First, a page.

Universal History Americanised: Or, An Historical View of the World, from the Earliest Records to the Year 1808. With a Particular Reference to the State of Society, Literature, Religion, and Form of Government, in the United States of America, Volume 8

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M. Carey & Son, 1819 - World history
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Page 307 - They are all surrounded with high mud walls; the houses are built of clay, of a square form, with flat roofs ; some of them have two stories, and many of them are whitewashed. Besides these buildings, Moorish mosques are seen in every quarter ; and the streets, though narrow, are broad enough for every useful purpose, in a country where wheel carriages are entirely unknown.
Page 224 - It was seated in a vale of no great extent, watered by a small brook, and surrounded by rising grounds, covered with lofty trees ; from the nature of the soil, as well as the temperature of the climate, it was esteemed the most healthful and delicious situation in Spain.
Page 193 - Bull, there were to be seven princely electors: the archbishops of Mainz, Trier, and Cologne, the king of Bohemia, the Count Palatine of the Rhine, the Duke of Saxony, and the Margrave of Brandenburg.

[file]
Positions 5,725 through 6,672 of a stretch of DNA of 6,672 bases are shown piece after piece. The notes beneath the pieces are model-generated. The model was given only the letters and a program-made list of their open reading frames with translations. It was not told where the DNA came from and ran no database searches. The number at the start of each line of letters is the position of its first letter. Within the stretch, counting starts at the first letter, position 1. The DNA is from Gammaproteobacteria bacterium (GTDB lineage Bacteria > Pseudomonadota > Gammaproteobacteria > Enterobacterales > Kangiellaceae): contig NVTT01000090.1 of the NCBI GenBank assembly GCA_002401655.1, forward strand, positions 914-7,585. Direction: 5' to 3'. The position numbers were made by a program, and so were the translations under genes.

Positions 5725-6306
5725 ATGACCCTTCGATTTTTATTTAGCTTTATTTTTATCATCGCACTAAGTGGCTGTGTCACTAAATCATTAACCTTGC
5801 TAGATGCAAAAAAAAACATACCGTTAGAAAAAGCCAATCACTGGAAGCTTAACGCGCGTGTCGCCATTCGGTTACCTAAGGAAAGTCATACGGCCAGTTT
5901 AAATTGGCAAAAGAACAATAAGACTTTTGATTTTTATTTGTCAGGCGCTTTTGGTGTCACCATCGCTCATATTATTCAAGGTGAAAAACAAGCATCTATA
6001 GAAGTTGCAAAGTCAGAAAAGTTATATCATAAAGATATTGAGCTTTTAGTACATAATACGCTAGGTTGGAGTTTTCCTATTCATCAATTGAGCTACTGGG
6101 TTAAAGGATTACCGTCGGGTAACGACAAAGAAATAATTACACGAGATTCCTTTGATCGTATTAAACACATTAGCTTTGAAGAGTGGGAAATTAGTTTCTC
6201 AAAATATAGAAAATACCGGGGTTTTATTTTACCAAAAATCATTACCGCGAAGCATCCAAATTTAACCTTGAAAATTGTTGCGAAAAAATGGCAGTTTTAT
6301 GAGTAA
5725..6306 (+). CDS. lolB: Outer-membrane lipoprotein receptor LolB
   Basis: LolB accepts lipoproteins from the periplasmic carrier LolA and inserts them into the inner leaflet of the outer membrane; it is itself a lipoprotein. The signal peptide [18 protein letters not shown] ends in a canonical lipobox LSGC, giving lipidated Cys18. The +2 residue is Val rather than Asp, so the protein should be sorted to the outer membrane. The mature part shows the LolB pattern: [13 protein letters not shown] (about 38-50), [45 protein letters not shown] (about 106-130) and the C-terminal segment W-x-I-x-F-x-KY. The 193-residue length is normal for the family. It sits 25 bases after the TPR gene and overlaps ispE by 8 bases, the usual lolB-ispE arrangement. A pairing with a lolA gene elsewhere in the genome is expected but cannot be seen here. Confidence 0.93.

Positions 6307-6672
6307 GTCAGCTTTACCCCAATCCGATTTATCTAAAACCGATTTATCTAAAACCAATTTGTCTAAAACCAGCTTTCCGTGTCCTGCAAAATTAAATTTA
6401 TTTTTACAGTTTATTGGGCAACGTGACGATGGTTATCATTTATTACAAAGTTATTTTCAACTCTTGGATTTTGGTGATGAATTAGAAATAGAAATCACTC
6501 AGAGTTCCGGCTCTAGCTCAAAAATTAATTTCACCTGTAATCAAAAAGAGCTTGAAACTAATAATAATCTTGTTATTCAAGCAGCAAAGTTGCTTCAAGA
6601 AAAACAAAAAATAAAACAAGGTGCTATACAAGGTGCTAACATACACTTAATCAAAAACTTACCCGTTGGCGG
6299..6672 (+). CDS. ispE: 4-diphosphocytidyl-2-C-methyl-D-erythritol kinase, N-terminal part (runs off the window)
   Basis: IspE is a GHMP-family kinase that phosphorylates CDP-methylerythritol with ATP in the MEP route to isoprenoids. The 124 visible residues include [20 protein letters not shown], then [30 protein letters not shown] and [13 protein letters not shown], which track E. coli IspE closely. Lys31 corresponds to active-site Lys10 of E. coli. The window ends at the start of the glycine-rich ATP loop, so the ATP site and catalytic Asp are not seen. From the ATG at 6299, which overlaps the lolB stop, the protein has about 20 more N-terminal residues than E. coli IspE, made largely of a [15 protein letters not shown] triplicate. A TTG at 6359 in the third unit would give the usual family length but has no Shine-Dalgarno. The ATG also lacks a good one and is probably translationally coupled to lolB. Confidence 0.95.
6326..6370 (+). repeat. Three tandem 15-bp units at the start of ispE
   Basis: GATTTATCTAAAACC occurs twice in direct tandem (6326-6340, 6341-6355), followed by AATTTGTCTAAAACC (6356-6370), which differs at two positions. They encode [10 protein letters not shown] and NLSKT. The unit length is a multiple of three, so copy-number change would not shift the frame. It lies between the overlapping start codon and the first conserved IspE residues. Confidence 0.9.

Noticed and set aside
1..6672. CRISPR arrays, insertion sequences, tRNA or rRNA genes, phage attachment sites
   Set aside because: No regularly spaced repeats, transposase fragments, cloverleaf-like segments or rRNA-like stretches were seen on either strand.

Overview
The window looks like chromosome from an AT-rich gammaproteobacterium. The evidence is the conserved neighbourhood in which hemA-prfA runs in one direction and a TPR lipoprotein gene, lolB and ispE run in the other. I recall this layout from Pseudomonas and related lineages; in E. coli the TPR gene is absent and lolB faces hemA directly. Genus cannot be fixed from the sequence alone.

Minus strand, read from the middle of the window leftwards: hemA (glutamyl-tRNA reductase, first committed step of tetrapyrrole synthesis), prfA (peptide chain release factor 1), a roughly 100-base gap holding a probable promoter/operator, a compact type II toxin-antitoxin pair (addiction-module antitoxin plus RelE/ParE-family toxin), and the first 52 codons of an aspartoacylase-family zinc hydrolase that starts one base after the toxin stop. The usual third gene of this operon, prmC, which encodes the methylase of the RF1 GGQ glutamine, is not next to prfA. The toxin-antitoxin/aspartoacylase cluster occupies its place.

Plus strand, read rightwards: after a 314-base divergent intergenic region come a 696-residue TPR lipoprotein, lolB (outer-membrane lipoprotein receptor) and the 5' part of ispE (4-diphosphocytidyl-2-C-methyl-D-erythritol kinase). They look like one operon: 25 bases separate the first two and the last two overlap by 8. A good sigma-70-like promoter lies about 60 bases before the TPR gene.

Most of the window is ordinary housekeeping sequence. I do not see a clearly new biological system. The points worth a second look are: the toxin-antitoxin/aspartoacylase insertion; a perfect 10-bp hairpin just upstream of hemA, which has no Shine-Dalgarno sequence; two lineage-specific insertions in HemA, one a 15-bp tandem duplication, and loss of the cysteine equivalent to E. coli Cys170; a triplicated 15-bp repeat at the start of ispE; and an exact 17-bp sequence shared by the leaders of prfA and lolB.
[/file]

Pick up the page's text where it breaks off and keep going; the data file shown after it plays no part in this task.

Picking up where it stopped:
Page 307 - The view of this extensive city; the numerous canoes upon the river; the crowded population, and the cultivated state of the surrounding country, formed altogether a prospect of civilization and magnificence, which I little expected to find in the bosom of Africa.
Page 221 - Such are the capital articles in this famous recess, which is the basis of religious peace in Germany, and the bond of union among its various states, the sentiments of which are so extremely different with respect to points the most interesting as well as important. In our age and nation, to which the idea of toleration is familiar, and its beneficial effects well known, it may seem strange, that a method of terminating...
Page 223 - ... exhausted by the rage of an incurable distemper, his growing infirmities admonished him to retire; nor was he so fond of reigning, as to retain the sceptre in an impotent hand, which was no longer able to protect his subjects...
Page 206 - The members of this commonwealth being thus brought to a perfect equality, he commanded all of them to eat at tables prepared in public, and even prescribed the dishes which were to be served up each day.
Page 43 - Failakus (Philip of Macedon), then king of Rum, whom he defeated with great loss. Many were put to the sword, and the women and children carried into captivity. Failakus himself took refuge in the fortress of Amur, from whence he sent an ambassador to Darab, saying, that if peace was only granted to him, he would willingly consent to any terms that might be demanded. When the ambassador arrived, Darab said to him : "If Failakus will bestow upon me his daughter...

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